That this gear will be, by definition, expensive, compounds the problem and also fits into the growing fashion industry that is now outdoor gear. Indeed  the great outdoors is fast becoming  the new fashion catwalk. Open any magazine devoted to outdoor activity these days and at least half the pages will be devoted to advertising and ‘testing” gear. Of course exposure in the outdoors requires certain warm, waterproof and some specialised kit, and expert advice is  helpful. But the line between advice and the impression that expensive kit is a necessity, is a fine one, and one whose emphasis will, inevitably, conspire against those who cannot afford it.

After years of spending money on all kinds of ugly, smelling, uncomfortable ‘technical gear’, I now unreservedly admit that my mother (who knew nothing about outdoor gear and whose idea of an outdoor expedition was to navigate her way between Harrods and Harvey Nics, but did know her fashion and fabrics) was right all along in her advocacy of natural fabrics. Wool and silk will keep you warmer, or cooler, than any man made fibre and warm when wet.

So, a wool scarf, tied appropriately, will not only look better, but keep you warmer than a polyester buff and wool gloves will, unlike any of their technical equivalents, keep your hands warm even in soaking rain – see my experiences in Arran.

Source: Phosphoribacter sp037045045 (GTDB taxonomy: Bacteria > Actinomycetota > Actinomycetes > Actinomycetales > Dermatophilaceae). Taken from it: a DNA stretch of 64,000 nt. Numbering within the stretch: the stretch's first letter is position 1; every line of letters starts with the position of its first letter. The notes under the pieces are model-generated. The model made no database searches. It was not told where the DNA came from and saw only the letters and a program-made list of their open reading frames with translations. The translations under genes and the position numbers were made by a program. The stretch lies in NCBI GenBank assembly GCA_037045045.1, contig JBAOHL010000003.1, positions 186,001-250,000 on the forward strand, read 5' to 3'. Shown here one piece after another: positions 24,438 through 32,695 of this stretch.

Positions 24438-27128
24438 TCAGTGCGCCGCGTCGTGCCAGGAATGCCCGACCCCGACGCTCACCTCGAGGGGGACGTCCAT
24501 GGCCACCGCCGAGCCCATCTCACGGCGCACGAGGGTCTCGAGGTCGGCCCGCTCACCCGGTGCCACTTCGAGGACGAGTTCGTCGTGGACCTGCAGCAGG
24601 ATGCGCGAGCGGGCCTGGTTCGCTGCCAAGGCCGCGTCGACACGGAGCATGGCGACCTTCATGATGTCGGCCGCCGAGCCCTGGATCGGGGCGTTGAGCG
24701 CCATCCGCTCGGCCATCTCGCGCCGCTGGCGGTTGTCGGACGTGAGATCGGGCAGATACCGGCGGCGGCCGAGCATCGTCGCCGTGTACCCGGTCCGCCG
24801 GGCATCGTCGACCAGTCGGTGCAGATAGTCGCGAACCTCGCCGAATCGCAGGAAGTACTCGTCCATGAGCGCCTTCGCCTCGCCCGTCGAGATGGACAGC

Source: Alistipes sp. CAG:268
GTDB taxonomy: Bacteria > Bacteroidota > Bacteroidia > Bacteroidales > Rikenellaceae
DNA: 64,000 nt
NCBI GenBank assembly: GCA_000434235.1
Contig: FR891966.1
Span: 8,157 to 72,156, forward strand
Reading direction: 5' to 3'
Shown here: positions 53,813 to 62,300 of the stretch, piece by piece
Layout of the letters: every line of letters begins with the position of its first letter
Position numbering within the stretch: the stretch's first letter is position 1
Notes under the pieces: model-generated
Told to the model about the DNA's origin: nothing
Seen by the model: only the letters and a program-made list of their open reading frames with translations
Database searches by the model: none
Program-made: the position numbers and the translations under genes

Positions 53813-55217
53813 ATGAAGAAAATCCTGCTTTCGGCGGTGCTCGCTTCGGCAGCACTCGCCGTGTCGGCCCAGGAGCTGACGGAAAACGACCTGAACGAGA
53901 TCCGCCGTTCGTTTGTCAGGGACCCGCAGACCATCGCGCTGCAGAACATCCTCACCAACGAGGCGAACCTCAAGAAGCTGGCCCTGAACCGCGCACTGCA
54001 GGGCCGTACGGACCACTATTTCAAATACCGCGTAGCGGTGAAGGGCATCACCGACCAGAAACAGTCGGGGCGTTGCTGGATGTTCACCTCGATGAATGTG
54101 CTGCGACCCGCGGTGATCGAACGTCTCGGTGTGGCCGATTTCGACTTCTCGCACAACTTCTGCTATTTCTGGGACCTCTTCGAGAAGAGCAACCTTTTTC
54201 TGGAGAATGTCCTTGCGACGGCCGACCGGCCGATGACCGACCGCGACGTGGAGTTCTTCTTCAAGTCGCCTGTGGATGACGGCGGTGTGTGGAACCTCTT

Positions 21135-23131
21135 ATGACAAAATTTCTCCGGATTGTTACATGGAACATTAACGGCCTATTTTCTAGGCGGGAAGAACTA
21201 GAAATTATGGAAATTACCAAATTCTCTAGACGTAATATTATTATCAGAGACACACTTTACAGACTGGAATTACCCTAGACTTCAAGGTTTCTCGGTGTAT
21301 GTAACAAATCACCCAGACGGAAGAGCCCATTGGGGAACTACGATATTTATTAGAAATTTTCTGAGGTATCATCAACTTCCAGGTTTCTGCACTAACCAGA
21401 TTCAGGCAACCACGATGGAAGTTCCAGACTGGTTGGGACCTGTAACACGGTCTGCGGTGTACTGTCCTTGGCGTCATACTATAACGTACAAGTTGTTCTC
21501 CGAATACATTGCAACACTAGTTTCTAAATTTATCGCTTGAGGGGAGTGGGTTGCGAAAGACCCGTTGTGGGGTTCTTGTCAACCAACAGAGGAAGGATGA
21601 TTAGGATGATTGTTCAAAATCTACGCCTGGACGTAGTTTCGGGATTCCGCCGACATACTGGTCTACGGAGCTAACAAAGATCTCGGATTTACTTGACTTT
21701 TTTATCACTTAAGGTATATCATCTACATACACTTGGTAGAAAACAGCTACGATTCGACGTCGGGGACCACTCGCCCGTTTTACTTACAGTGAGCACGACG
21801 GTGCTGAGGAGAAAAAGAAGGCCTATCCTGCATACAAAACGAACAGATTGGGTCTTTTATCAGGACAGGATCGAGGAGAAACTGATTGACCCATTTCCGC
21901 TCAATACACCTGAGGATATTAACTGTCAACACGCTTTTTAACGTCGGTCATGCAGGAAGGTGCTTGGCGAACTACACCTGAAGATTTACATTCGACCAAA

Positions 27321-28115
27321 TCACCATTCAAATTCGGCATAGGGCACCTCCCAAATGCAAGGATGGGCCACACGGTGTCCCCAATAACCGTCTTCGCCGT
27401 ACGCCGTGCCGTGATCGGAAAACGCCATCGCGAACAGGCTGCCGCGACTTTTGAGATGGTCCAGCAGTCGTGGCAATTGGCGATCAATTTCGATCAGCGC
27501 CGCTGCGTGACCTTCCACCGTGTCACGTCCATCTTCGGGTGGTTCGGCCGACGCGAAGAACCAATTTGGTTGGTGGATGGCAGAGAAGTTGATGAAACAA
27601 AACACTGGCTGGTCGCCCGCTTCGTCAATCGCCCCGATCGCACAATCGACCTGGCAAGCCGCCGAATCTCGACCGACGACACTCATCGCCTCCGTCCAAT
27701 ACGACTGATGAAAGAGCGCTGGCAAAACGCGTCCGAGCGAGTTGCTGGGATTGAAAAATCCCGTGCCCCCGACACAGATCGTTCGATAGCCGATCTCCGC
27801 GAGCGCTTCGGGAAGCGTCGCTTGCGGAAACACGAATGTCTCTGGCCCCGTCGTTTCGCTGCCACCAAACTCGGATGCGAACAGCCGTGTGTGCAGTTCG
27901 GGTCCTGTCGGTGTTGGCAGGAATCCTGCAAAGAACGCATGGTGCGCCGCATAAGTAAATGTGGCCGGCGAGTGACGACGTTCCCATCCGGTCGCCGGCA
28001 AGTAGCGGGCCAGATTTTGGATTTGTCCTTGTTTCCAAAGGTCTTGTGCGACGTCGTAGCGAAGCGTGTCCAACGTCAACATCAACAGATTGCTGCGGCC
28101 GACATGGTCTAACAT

Silk scarves and woolly gloves

As for hair, I don’t intend to become embroiled into a debate about helmets, but if you do see the benefit of wearing a helmet, there is a simple solution to the dreaded ‘helmet hair’. Tie a silk scarf, as a turban, or bandeau, under your helmet and, even if you have thick, voluminous hair like me, it will not flatten. I promise! And before you shriek about the cost of silk scarves, in my experience, old ones that I’ve had for years but no longer wear, have tended to be the best, perhaps because they may have a higher proportion of silk. But have a trawl round your local market, charity and ethnic shops, as well as the internet, where you can pick up lovely, cheap and colourful silk scarves very reasonably – you never know, you may even be able to coordinate the colours with your cycling clothes!

So you can keep warm, or cool, or both and look good on a bike, without spending hundreds of pounds – and it  can be the excuse you needed to sort out all those accessories at the back of your wardrobe.